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How Inflation Is Stealing Your Money: Can Cryptocurrency Solve Inflation on a Global Scale?

This is a guest post by Chris Pardo and the opinions expressed are those of the author and don't represent the views of Bitcoin Magazine or BTC Media.

Inflation is one of those read-the-small-print kind of taxes that people don’t often think about even though it can have a major impact on their finances and, thereby, on their lives. 

Rising long-term inflation is more insidious than you might think because it can steadily and most assuredly decrease the value of your earnings/savings – especially, if your taxes aren’t indexed to compensate you for the cost of inflation. Inflation has always been the bane of many businesses and individuals alike. 

One thing is clear: something needs to be done.

If cryptocurrency, perhaps Bitcoin, was globally accepted as the world’s reserve currency, how well could it manage inflation and provide transparency compared to the U.S. dollar, arguably the world’s primary reserve currency?

The world of fiat currency seems straightforward enough: Delegate monetary policy to those elected officials most capable of keeping a standardized and stable medium of exchange going.

In practice, however, things get complicated, and often the policies and the mechanisms to carry out the policies are convoluted and not as transparent as they could be.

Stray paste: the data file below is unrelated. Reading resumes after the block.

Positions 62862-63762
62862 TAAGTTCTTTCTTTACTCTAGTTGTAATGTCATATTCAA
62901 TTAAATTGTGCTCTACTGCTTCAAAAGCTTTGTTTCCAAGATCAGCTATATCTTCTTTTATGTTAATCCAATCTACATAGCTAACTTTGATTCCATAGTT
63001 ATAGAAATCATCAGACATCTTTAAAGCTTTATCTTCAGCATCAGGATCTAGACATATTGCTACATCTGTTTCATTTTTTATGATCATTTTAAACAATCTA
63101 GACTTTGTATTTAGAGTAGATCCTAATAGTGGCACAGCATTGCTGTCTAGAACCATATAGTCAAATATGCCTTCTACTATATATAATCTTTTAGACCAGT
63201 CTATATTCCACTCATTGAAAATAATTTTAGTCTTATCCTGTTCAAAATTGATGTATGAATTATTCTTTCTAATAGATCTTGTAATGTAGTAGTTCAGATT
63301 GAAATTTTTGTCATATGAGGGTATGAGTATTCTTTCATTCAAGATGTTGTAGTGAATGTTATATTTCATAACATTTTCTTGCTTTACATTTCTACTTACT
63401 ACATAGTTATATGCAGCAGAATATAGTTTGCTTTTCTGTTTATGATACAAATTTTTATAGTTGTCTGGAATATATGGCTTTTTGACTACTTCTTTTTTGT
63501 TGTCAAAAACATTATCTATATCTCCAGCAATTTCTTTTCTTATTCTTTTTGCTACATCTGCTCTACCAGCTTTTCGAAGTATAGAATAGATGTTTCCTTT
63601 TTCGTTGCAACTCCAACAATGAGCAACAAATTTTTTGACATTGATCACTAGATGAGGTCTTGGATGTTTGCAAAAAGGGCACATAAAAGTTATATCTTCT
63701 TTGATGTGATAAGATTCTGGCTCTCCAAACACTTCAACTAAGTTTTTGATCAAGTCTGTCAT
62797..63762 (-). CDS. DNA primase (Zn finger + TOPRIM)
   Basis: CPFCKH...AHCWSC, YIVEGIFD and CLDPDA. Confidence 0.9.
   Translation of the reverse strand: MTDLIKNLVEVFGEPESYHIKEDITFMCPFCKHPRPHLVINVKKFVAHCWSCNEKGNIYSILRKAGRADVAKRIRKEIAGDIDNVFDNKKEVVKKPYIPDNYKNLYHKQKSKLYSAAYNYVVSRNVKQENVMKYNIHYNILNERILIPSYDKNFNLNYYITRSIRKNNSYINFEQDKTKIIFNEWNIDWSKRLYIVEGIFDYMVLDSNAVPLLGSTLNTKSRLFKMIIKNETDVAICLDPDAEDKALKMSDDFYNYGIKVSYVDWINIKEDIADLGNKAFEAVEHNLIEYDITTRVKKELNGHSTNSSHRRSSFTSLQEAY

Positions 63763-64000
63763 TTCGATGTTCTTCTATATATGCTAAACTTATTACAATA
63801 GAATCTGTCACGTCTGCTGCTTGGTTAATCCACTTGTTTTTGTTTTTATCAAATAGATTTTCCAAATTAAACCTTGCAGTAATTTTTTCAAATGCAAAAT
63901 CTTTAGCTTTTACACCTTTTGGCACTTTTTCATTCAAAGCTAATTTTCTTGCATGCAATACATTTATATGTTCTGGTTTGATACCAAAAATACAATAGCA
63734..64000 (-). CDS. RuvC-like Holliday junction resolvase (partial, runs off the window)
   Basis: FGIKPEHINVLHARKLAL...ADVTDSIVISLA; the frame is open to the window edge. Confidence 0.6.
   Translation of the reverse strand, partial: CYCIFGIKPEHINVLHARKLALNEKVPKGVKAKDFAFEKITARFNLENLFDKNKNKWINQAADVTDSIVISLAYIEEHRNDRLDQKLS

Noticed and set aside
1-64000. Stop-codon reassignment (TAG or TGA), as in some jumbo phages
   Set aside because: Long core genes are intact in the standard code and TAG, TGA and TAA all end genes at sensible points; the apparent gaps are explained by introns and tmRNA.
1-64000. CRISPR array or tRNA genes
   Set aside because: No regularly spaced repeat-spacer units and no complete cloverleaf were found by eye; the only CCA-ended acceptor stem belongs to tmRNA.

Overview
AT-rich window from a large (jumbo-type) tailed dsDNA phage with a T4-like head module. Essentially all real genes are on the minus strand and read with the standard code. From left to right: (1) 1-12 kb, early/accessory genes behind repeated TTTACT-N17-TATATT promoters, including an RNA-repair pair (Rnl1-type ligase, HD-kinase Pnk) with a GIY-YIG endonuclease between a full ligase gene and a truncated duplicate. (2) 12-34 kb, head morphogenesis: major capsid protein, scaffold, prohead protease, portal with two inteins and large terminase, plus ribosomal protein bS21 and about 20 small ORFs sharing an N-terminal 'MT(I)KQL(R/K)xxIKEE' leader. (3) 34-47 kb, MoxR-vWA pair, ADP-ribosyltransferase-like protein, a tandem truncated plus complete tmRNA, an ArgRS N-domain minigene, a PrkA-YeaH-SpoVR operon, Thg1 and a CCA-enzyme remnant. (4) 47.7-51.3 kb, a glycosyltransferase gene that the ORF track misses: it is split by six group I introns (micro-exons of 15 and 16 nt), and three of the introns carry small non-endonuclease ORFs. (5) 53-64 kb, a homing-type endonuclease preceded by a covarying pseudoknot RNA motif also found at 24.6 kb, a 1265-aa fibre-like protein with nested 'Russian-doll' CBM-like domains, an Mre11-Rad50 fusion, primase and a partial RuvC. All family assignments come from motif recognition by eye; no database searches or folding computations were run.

For example, the Federal Reserve System (the Fed) attempts to manage inflation by using open market operationsthe discount rate, and reserve requirements, but this monetary system has not been able to reduce long-term inflation. 

Much of this instability in the money supply is due largely to the practice of fractional-reserve banking/lending by commercial banks and lenders and the Fed's imprecise, volatile way of increasing and decreasing the money supply by using bond transactions, discount rates and reserve requirements, which ultimately swings the economy and the money supply exponentially upwards or downwards.

With the current monetary system, regardless of how well the Fed tries to plan bond transactions, discount rates and reserve requirements to regulate the money supply, the practice of fractional-reserve banking/lending exponentially compounds the effects produced in response to even the slightest changes made to the money supply using the Fed's three primary monetary tools.

Currently the Fed’s policy on fractional-reserves requires banks and lenders only to keep meager reserves ranging from 0 to 10 percent, which allows banks to create upwards of 90 percent of their money out of thin air.

Think back to the movie “Dumb and Dumber” with the suitcase once flush full of cash that Lloyd and Harry plan on returning to its owner – but they later ended up spending most of the money – leaving behind a pile of napkin IOUs instead. 

Our current situation is similar to this, but worse; the banks/lenders create upwards of 90 percent of their money by printing digital bank IOUs without there being any cash, “special” Treasury Department/Federal Reserve IOUs, to back up all of the commercial banks’/lenders’ funds to begin with.